The potential of a sustainable food and farming to aid economic recovery and become central to a green new deal through jobs and resilient economies is being missed, according to a panel debate this week.
Held at the annual conference of Sustain, the alliance of sustainable food and farming groups, speakers on the panel discussed the potential for jobs, land access and accountable ethical businesses to spark a “food revolution”.
The panel was chaired by Sheila Dillon, host of Radio 4’s The Food Programme, who said: “The practicalities of a food revolution when power and vested interests are against so much of what would improve our lives and our economy. So what do we do?”
Fatima Ibrahim, co-executive director of Green New Deal UK, said: “Food doesn’t seem to be at the centre of campaigning on climate and nature, and particular on the Green New Deal. Farming is a place we could be generating new good jobs.”
She said the pandemic has led to a series of “aha” moments for the public, who have begun to question what they consume and where it comes from. “We need to show the public that normal wasn’t working, and we don’t want to back there.
“We need more people who look like me, and lead campaigns on climate and green recovery, to engage with this community,” she said.
Author and food visionary Carolyn Steel said a transition to sustainable food is “perfectably doable, it’s just a question of political will.” “The first thing to do is to internalise the true cost of food. Frankly, it would make industrial agriculture unaffordable, because it already is,” she said.
“The other thing is land – in order to flourish, we need access to land. We need far more farmers than we currently have,” she said, suggesting that ideas like a ‘land value tax’ could see land owners pay a tax to communities for the privilege of having sole land use. “We need more people in farming because we need a much more local, regional model,” she added.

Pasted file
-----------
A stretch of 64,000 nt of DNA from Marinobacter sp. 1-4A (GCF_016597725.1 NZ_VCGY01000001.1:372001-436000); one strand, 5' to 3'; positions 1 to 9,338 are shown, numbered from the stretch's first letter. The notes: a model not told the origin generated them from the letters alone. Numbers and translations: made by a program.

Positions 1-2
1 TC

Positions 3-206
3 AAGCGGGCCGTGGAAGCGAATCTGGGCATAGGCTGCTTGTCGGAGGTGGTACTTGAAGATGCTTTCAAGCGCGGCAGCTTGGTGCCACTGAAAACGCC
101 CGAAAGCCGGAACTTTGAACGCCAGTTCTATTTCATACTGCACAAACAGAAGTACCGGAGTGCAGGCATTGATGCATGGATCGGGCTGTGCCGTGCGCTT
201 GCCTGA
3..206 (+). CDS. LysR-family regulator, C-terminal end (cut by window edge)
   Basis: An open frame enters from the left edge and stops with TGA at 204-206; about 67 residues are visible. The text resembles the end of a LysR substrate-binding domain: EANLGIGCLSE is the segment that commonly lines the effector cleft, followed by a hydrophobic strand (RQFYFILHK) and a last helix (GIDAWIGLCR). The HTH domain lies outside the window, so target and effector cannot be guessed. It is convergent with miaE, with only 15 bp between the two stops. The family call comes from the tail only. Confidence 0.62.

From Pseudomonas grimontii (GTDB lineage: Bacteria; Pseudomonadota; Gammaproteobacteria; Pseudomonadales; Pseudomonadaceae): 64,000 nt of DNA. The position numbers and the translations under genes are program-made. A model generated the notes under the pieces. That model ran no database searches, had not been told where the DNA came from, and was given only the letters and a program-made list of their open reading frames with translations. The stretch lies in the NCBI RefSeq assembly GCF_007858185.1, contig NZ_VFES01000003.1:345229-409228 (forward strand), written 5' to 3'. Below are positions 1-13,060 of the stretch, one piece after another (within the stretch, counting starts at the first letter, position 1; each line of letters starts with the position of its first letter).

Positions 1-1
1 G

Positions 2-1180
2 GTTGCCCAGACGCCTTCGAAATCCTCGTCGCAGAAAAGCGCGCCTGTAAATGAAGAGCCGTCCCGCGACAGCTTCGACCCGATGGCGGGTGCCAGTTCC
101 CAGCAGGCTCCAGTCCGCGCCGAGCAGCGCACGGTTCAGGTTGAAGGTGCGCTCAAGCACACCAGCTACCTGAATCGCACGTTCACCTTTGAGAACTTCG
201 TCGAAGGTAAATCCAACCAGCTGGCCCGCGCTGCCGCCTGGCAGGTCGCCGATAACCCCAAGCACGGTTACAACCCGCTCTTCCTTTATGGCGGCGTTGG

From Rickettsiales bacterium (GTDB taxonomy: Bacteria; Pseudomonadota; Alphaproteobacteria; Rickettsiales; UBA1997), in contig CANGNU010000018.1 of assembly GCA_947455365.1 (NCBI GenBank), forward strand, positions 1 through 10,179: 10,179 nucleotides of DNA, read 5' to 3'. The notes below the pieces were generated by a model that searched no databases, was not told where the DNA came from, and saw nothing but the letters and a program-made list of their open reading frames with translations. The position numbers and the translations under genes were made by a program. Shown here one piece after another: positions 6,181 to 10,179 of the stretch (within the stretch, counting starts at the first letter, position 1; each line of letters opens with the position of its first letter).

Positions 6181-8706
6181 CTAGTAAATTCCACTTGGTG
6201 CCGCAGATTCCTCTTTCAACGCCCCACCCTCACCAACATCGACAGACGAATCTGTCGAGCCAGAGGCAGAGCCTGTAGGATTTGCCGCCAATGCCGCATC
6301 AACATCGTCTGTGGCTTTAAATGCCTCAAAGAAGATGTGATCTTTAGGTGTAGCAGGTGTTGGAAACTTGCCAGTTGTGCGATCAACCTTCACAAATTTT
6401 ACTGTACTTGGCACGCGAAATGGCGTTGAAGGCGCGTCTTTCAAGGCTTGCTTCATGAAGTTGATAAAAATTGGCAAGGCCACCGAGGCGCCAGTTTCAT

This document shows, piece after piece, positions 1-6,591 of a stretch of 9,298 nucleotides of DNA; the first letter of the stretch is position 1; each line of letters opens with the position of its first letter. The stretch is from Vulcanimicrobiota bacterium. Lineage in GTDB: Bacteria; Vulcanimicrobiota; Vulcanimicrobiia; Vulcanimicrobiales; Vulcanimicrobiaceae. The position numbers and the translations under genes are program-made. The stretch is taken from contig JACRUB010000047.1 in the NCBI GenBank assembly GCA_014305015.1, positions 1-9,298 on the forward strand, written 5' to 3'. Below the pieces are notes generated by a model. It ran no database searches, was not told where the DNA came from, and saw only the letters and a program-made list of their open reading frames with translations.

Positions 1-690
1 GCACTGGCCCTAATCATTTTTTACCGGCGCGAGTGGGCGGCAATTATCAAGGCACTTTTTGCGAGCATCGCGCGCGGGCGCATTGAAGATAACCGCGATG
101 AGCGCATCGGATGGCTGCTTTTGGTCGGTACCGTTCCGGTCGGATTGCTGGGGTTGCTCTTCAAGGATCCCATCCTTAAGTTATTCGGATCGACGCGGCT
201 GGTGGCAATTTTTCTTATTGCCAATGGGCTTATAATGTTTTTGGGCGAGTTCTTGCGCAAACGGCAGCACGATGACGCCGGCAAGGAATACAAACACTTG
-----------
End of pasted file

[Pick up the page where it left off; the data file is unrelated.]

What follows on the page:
Also on the panel was organic entrepreneur and founder of The Bull Inn in Totnes, Geetie Singh-Watson, who pointed to the role of independents in proving that ethical business can be commercially successful.
“I used to talk about minimising my environmental impact; now I talk about having a positive environmental impact,” she said. “There is an opportunity to support radical, brave, independent businesses and not send our money out to supermarkets.”
Identifying and banning greenwash will be central to any sustainable movement, said Singh-Watson, adding that “if we allow greenwash to rule us, we’re completely lost. “We need certification, otherwise we’re relying on people’s claims,” she said.
Elsewhere in the conference, a quickfire of pitches for a better food and farming system included how agro forestry could replace imports; the potential for innovative regionalised finance; community and social food models; and how public sector procurement could be adapted to buy local.
Representing politics on the panel was shadow minister for Defra, Labour MP Luke Pollard, who said he wished he could “bottle this debate and share with colleagues”. “I think food should be more political – not party political – but it is political. We are missing the energy around food in Westminster.”
Pollard said that since farming has become a devolved competency after the Brexit vote, there is a lag in understanding of the sector by British MPs. “We need to upskill our Westminster politicians,” he said.
Defra minister Victoria Prentis dropped out of her slot on the conference programme, providing pre-recorded answers to questions on the government’s policy for environmental land management, fishing and food waste after Brexit.